It’s almost as if there is a strain of Christianity that holds that sorrow is an aberration caused by a fault in its sufferer and therefore must be remedied. This fix usually involves . . . a remonstration to pray more and perhaps to read a spiritual book.
. . .
For many of us, the last mistake we want to make in that situation is to tell the wrong Christian friend how we really are, that we just feel beat up and forgotten and not at all where we thought we would be. In our darkest times, we just can’t bear the resulting lecture.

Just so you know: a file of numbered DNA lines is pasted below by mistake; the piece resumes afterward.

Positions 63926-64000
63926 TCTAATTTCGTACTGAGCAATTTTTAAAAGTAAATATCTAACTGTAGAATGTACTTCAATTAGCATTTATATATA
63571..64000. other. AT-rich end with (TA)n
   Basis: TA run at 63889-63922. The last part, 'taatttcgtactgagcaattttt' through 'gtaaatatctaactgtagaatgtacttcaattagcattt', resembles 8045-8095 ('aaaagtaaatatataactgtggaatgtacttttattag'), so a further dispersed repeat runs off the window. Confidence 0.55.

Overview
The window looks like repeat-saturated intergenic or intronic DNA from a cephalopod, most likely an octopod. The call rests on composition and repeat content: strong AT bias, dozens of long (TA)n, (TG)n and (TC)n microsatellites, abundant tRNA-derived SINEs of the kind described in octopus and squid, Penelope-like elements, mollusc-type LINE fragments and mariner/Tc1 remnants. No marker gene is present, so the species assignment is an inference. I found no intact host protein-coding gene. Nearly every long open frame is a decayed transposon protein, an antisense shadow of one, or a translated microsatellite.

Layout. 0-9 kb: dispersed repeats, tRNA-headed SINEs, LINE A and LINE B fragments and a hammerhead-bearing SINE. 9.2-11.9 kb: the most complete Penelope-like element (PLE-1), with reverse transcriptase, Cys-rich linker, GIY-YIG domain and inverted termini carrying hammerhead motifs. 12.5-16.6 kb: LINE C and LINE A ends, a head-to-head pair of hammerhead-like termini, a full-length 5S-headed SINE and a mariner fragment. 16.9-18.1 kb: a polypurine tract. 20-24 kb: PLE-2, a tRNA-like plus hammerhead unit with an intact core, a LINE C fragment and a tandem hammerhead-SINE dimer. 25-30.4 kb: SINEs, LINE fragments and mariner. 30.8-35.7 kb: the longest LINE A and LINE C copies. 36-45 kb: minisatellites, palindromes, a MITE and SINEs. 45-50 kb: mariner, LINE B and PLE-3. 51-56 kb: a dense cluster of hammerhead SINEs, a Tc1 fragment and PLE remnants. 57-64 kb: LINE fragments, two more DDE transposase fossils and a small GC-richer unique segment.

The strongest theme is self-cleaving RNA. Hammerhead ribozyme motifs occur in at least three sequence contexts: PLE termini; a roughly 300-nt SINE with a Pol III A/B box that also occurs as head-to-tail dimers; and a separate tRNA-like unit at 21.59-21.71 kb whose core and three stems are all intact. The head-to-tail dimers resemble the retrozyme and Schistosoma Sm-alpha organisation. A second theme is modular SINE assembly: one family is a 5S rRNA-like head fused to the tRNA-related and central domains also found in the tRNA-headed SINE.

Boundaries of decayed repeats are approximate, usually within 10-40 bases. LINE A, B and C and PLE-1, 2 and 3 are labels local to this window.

. . .
[I]f everyone around you is pretending like he’s happy and life is bliss then you’re inclined to pretend the same thing. Wouldn’t it be a shame if our churches were filled with far greater sorrow than we knew, only most of us were hiding it for fear of not fitting in?
-Tony Woodlief, Is Sorrow a Sin?